Originality/value

The paper is of value in presenting, via some tables and figures, some numerical experiments which resulted from applying new methods on several test problems, and making comparison with conventional methods.

Details

Kybernetes, vol. 37 no. 8
Type: Research Article
ISSN: 0368-492X

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Article
Publication date: 1 January 1991

ERIK DICK

A flux‐difference splitting based on the polynomial character of the flux vectors is applied to steady Euler equations, discretized with a vertex‐centred finite volume…

Abstract

A flux‐difference splitting based on the polynomial character of the flux vectors is applied to steady Euler equations, discretized with a vertex‐centred finite volume method. In first order accurate form, a discrete set of equations is obtained which is both conservative and positive. Due to the positivity, the set of equations can be solved by collective relaxation methods in multigrid form. A full multigrid method based on successive relaxation, full weighting, bilinear interpolation and W‐cycle is used. Second order accuracy is obtained by the Chakravarthy‐Osher flux‐extrapolation technique, using the Roe‐Chakravarthy minmod limiter. In second order form, direct relaxation of the discrete equations is no longer possible due to the loss of positivity. A defect‐correction is used in order to solve the second order system.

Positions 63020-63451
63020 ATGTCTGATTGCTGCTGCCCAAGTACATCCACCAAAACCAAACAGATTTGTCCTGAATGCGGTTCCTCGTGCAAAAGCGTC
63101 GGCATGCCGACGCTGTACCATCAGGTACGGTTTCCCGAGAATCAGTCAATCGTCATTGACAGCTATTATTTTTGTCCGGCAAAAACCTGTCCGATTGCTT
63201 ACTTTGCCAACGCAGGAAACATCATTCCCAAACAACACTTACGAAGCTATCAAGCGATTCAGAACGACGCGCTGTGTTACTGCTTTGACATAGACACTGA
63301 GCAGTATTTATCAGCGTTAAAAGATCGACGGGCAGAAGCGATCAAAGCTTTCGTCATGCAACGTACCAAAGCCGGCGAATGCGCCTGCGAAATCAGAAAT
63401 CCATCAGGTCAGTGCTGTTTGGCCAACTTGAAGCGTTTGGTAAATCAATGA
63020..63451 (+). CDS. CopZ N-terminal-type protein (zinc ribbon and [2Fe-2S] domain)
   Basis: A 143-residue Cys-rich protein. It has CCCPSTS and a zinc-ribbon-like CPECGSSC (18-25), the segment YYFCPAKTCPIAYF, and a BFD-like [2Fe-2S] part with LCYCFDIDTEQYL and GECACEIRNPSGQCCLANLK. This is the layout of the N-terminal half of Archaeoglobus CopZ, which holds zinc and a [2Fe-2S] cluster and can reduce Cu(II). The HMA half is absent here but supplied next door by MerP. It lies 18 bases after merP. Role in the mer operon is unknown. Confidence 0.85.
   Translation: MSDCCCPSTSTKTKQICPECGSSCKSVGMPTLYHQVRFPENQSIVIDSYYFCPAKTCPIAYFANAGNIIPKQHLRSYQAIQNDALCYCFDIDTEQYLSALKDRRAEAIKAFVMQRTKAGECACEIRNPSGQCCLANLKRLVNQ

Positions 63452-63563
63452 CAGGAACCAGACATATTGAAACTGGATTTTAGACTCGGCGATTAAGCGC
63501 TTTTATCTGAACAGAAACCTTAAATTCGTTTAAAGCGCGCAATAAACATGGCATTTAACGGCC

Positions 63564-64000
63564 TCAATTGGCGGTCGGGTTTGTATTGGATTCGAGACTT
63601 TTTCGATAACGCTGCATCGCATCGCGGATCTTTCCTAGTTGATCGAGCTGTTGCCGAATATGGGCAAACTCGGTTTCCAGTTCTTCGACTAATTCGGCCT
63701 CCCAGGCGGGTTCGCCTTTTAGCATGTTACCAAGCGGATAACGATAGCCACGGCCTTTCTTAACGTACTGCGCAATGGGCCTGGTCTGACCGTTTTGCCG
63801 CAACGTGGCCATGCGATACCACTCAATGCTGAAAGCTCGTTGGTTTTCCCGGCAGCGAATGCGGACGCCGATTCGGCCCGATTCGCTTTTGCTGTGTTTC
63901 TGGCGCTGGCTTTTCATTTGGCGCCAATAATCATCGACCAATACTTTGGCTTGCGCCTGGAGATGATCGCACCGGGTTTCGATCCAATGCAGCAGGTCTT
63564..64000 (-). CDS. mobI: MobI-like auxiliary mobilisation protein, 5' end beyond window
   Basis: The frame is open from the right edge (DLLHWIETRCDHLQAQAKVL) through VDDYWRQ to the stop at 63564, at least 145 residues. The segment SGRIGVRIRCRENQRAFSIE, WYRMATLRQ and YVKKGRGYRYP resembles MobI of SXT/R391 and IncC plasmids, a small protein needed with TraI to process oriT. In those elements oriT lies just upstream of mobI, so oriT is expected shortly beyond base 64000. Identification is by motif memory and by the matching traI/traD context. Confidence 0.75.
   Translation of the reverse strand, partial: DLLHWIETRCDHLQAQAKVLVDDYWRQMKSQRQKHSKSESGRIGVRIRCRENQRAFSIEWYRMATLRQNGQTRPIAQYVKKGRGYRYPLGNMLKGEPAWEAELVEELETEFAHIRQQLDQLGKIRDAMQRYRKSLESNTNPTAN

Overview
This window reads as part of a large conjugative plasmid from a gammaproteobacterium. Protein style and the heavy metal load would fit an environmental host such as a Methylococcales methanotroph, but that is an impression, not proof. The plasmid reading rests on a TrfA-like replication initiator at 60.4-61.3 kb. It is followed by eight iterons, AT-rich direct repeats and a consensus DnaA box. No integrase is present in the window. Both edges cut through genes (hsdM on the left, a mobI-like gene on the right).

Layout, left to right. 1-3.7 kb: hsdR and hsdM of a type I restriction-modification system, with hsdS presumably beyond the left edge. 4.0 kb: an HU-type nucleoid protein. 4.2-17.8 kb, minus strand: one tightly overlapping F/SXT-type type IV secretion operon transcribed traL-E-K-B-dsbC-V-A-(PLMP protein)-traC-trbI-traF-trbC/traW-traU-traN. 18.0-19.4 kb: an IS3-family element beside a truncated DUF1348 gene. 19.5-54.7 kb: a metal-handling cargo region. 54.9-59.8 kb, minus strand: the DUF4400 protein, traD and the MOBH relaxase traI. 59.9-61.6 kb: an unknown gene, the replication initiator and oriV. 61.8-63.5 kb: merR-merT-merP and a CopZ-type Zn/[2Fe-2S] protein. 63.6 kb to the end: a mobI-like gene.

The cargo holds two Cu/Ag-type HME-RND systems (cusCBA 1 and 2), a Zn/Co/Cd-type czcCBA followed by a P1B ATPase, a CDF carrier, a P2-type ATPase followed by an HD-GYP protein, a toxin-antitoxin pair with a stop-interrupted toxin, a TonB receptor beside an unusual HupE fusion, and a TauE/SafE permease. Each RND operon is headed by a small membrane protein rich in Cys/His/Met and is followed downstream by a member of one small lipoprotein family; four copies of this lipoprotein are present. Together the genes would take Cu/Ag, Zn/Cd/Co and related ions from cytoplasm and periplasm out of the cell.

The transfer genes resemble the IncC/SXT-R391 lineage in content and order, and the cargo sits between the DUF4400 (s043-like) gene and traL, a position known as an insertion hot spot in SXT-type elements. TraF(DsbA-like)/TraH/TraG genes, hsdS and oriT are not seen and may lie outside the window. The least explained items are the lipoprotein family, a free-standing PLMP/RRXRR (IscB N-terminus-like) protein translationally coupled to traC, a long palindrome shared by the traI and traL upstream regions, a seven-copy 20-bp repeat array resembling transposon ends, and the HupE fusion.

Details

International Journal of Numerical Methods for Heat & Fluid Flow, vol. 1 no. 1
Type: Research Article
ISSN: 0961-5539

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Article
Publication date: 1 April 1992

J.Y. XIA and C. TAYLOR

A multigrid algorithm, in conjunction with the finite element method, is proposed and applied to the Navier‐Stokes (N‐S) equations. A smoothing process is effected using a…

Abstract

A multigrid algorithm, in conjunction with the finite element method, is proposed and applied to the Navier‐Stokes (N‐S) equations. A smoothing process is effected using a preconditioned conjugate gradient solution method and the technique is demonstrated by solving laminar flow problems.

Details

Engineering Computations, vol. 9 no. 4
Type: Research Article
ISSN: 0264-4401

Keywords